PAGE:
We believe that our home, our "pale blue dot" in the immortal words of Carl Sagan - planet Earth - is an amazing and wonderful natural creation that it must be our top priority to look after for future generations.
Humanity has in recent decades become aware that its extraction and burning of fossil fuels (coal, oil and natural gas) to provide energy is, through the release of carbon dioxide into the atmosphere, causing a "greenhouse effect" contributing to the heating of the planet. The concern is that the rise in temperature may generate feed-back loops that eventually reach a tipping point, leading to runaway warming and a "hothouse Earth". Belatedly - though not yet too late - it has begun to make the switch away from such dirty sources of energy to new clean ones.
At Clean Energy Revolution, we campaign for an effective energy transition from fossil fuels to a mix of renewables and nuclear power.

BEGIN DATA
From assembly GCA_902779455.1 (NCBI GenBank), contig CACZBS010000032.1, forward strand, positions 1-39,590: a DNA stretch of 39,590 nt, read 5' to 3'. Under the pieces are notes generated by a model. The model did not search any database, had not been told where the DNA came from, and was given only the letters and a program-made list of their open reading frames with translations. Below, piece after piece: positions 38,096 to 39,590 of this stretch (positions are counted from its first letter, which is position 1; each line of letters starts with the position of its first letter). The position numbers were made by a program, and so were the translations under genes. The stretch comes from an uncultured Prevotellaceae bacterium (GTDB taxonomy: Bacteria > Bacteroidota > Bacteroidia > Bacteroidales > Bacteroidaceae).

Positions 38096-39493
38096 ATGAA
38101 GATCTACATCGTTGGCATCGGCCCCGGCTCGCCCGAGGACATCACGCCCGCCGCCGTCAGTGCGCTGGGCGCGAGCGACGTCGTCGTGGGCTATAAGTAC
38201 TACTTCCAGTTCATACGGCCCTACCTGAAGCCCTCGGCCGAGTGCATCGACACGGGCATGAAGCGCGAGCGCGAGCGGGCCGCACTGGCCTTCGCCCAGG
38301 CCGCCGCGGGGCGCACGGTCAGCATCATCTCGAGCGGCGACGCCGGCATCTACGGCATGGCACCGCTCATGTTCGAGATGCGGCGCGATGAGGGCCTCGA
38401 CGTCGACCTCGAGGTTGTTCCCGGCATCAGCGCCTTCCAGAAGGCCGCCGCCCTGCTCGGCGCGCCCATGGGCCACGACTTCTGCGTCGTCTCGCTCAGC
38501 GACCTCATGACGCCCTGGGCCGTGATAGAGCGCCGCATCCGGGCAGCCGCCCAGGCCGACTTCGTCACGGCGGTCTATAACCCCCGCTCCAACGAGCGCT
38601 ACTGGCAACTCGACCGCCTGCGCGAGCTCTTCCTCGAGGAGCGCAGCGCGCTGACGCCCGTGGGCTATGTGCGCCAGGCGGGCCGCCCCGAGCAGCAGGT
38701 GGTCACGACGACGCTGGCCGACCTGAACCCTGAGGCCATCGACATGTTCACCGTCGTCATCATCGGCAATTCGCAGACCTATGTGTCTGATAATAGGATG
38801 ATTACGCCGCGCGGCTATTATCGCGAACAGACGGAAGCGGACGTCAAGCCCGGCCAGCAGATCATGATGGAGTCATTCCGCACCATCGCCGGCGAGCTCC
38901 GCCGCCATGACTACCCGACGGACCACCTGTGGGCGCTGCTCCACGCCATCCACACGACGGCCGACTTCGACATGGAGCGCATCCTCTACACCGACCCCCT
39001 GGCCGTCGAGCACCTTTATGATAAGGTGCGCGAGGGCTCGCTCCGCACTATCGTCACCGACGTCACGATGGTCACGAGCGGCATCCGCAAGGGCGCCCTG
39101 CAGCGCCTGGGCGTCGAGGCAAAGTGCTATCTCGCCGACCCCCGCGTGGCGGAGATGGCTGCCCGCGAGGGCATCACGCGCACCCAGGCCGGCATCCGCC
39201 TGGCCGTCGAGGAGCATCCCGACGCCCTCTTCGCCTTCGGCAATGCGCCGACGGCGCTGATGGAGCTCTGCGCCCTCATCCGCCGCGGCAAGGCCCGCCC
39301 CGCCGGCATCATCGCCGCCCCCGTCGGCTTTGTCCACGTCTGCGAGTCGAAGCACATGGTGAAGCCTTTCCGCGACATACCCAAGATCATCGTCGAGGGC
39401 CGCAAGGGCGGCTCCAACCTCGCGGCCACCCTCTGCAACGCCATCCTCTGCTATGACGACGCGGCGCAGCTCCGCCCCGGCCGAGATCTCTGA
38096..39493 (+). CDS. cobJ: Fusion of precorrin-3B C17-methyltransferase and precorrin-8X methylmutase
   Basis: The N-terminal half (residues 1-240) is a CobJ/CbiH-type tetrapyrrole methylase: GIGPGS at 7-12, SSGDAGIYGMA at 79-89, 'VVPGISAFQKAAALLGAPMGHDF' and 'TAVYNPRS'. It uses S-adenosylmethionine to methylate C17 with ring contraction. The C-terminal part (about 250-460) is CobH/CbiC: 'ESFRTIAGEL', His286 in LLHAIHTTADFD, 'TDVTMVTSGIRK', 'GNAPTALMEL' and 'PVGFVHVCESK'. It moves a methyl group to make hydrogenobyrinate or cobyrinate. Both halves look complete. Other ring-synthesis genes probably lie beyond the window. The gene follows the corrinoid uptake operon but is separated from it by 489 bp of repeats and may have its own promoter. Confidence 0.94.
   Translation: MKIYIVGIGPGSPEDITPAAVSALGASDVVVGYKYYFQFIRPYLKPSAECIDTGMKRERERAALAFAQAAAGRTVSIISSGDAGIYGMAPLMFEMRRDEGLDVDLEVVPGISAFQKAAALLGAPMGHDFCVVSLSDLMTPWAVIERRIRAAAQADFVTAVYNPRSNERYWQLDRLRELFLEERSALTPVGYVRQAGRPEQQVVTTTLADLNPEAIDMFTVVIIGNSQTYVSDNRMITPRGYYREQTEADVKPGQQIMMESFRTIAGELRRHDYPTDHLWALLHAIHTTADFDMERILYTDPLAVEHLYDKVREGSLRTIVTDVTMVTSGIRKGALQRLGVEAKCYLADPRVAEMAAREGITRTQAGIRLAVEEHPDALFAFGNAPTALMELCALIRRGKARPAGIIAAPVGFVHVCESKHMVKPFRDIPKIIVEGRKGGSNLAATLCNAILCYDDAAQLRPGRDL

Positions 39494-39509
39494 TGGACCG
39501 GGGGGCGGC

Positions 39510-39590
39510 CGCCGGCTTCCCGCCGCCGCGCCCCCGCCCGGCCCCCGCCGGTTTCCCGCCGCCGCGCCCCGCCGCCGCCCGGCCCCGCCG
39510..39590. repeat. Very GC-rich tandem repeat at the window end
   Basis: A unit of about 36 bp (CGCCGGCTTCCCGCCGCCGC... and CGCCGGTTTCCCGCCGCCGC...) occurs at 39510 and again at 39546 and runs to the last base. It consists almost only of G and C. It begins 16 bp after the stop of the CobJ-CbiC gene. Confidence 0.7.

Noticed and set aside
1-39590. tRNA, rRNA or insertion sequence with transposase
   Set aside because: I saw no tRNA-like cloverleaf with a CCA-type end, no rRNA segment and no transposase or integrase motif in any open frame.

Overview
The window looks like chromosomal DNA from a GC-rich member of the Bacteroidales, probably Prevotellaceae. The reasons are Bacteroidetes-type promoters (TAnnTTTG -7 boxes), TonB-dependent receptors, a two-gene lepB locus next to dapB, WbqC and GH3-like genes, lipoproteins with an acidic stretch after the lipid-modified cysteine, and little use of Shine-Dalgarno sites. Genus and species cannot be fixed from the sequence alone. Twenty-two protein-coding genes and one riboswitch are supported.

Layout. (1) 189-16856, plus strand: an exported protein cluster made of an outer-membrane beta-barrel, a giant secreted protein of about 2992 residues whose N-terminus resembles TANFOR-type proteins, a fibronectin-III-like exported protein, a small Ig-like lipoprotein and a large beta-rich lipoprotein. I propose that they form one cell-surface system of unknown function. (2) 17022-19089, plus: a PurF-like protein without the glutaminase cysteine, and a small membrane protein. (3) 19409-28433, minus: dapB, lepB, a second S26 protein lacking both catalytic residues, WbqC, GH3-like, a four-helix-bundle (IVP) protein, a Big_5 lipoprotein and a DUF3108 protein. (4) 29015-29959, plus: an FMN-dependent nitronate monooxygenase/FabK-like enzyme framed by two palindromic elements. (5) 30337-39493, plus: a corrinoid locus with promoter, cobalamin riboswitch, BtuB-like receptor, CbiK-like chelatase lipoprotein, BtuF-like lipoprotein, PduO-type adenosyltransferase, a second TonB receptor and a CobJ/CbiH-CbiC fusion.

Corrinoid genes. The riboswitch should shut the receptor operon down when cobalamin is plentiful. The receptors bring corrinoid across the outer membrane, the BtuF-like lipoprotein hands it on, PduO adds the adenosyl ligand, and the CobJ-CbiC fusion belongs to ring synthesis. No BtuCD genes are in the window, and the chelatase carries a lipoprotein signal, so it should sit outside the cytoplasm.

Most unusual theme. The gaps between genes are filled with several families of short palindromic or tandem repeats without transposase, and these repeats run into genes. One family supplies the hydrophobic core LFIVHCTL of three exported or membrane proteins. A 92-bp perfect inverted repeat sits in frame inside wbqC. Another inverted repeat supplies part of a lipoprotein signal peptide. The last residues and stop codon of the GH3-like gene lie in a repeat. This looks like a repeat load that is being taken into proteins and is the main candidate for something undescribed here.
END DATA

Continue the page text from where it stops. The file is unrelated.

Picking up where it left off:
Wind, solar, geothermal, hydro, tidal, wave, biomass and nuclear are among the leading alternative sources of energy capable of replacing fossil fuels in powering our societies. Which to select? We argue that the precise energy mix for a country will, to a large extent, be a matter of choice dependent upon natural endowments and local circumstances. What matters is that, given the huge scale and urgency of the challenge of rapidly decarbonising entire economies to keep the rise in global air temperature to within a safe 1.5 degrees Celsius on pre-industrial times this century, no option is left unused on the table. Humankind needs to deploy every tool at its disposal if it is going to win this fight. So we advocate an "all-of-the-above" strategy - and that includes nuclear power.
Uniquely among the major clean energy sources, nuclear, as a reliable source not dependent upon the vagaries of the elements, has the potential to provide the carbon-free base of "firm" power that will be required to keep the lights on as coal, oil and gas-fired power stations are withdrawn from service. With the demand for electricity forecast to grow strongly in the years ahead, as the key sectors of transport and heating electrify in order to decarbonise, it can assist in both meeting environmental objectives and ensuring security of supply.